The Presidency and the Peace
It is with some sense of temerity that a member of the White House staff undertakes to comment on the large topic of the Presidency and the Peace. Loyalty and affection are so normal in such service that detachment is difficult. Nevertheless the importance of the topic and the enforced familiarity of close experience with the Presidential task may justify a set of comments whose underlying motive is to express a conviction that is as obvious as the daylight, in general, and as fresh as every sunrise, in particular: a conviction that the American Presidency, for better, not for worse, has now become the world's best hope of preventing the unexampled catastrophe of general nuclear war.
Moreover, both charity and sorrow can be good lenses for perception, and it may therefore be possible to consider the subject without impropriety by focussing upon the years of John F. Kennedy. The tragedy which has moved his Administration from politics to history may allow to his critics and excuse in his friends some generosity in the assessment of his three years. His death revealed his greatness, and the grief of the world was less for his tragedy than for its own—in that he had shown his spreading grasp of his duty to mankind as Chief Executive for Peace.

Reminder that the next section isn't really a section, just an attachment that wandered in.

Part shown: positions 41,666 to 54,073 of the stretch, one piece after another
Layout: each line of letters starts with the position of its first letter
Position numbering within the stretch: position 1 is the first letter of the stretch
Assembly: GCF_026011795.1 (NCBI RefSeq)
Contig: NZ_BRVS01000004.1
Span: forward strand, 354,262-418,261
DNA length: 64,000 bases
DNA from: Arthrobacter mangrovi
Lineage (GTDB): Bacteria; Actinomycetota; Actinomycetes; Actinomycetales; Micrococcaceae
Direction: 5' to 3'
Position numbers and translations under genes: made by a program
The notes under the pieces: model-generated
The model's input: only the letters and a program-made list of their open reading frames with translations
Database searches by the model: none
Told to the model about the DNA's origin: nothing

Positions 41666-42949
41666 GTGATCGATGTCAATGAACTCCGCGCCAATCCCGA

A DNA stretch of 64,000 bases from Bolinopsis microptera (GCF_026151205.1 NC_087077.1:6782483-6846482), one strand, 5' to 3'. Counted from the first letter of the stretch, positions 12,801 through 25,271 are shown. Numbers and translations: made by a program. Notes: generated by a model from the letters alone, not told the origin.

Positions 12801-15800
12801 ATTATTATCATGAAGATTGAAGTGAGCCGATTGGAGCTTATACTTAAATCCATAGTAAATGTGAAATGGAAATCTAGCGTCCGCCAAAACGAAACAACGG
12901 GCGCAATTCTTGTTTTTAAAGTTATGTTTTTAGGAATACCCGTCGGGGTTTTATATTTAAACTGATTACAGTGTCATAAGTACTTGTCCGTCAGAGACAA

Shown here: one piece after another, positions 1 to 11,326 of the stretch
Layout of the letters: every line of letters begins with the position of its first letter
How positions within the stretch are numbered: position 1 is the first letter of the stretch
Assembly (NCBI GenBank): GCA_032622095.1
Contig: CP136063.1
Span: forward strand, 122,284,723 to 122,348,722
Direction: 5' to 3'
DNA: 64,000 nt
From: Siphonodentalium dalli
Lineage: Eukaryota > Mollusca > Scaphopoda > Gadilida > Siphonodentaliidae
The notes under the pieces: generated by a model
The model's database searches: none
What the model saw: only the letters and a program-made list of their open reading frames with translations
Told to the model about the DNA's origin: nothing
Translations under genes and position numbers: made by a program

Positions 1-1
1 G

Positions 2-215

To focus on the Kennedy years is not to forget those before, and still less the firm continuation after November 22. The Presidents of the nuclear age before Mr. Kennedy also made the service of peace the first of their purposes, and the determined commitment of President Johnson to this same end, matured in decades of direct knowledge of our nuclear world, has been made plain in his own words and actions already. Indeed one purpose of a retrospective assessment is to clarify purposes which are as important to the President today as to the President last year.
A President in search of Peace has many powers, but none is more relevant or more effective thanRead the full article on ForeignAffairs.com